As legendary a career as Bruce Springsteen has had over the 36 years he’s been recording, I believe his most successful run has been in the last four years. And when you’re talking about a rock-n-roller who turns 60 this year that’s an amazing accomplishment.
Like one of his heroes, Bob Dylan, Springsteen has somehow reinvented himself while remaining true to everything that has always made him great. There is a clear line from classics such as Born to Run and Nebraska to the provocative, inspiring albums he’s delivered since 2005 — Devils & Dust, We Shall Overcome: The Seeger Sessions, Magic and now Working on a Dream.
It’s hard to pick a favorite from the three original albums in that group, but Working on a Dream can certainly stake a claim as the best of the bunch. Springsteen is working with a wide-open palette here, delivering everything from an 8-minute cowboy epic (‘Outlaw Pete’) to a McCartney-esque Happy Birthday song (‘Surprise, Surprise’).
One of my favorite tracks is the almost over-the-top blue collar romance ‘Queen of the Supermarket.’ It opens delicately with a simple piano melody as Springsteen sings of the beautiful grocery store cashier who’s won his heart and builds to an operatic finish, with Springsteen and wife/backup singer Patti Scialfa trading lines of the chorus, before easing into a jazzy outro that would feel at place on a Sting album (complete with the recurring ‘beep’ of a supermarket scanner for effect).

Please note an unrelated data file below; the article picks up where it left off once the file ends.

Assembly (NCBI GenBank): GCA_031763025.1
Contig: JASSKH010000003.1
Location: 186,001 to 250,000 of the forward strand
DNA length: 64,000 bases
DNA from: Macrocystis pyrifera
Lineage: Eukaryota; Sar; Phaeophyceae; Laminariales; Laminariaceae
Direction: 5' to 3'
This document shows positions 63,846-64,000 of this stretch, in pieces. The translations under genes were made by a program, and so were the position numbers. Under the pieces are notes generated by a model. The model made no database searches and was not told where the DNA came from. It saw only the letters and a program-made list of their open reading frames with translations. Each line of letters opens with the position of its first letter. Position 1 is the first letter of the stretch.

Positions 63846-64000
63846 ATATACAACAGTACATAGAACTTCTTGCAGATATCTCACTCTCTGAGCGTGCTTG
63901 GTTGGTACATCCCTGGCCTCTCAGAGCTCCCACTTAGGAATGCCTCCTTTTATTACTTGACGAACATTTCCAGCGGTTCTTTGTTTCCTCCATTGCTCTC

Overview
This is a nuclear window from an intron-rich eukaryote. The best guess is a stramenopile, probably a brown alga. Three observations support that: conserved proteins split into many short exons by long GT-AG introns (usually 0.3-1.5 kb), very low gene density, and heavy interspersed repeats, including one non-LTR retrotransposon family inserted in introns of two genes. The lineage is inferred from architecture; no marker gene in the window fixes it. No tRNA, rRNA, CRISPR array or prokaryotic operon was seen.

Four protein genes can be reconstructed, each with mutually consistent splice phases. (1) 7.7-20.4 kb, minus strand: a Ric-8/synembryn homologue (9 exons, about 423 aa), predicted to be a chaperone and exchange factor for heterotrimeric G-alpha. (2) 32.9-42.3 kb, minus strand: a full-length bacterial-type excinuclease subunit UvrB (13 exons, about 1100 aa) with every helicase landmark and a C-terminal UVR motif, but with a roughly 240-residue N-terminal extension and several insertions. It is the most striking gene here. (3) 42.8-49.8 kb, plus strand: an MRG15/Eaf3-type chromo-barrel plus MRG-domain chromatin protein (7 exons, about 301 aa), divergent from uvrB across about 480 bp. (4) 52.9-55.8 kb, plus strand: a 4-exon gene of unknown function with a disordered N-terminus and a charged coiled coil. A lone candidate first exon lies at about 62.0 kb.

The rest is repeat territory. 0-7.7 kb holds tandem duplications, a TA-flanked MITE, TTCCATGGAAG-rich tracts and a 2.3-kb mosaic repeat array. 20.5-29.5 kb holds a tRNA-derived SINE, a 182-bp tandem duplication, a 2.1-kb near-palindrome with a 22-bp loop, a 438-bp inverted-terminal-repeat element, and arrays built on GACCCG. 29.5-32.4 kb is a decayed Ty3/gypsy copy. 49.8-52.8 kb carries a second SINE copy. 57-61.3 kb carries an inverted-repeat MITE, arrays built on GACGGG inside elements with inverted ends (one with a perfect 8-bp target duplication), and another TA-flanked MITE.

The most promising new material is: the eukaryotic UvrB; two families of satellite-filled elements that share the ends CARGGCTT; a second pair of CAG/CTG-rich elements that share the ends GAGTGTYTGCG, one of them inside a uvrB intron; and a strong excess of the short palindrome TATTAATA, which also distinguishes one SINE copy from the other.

And I love this line at the end of the song:
I turn back for a moment and catch a smile
That blows this whole fucking place apart
I’m in love with the Queen of the Supermarket…
Another romantic highlight is ‘Kingdom of Days,’ which celebrates a love that has come to terms with the inevitable passage of time:
We laughed beneath the covers and count the wrinkles and the grays
Sing away, sing away, my darling, we’ll sing away
This is our kingdom of days
On Magic, Springsteen wrote a song for his late friend and assistant Terry Magovern, and he closes this album with ‘The Last Carnival,’ a tune penned for late E Street keyboardist Danny Federici.
The train that keeps on movin’
Its black smoke scorching the evening sky
A million stars shining above us like every soul livin’ and dead
Has been gathered together by God to sing a hymn over your bones
This album is written by a man who sees the end in sight. But he’s not depressed… he’s invigorated, celebratory. You hear it in the Beach Boys harmonies of ‘This Life,’ the garage-band grunge of ‘Good Eye,’ and especially in the jaunty Buddy Holly acoustic pop of ‘Tomorrow Never Knows,’ a reminiscence far more sweet than melancholy.
Down by the Tildenberry tracks
There ‘neath the water tower
I carried you on my back
Over the rusted spikes of that highway of steel
When no more thunder sounds
Where the time goes
Tomorrow never knows
Tomorrow Never Knows: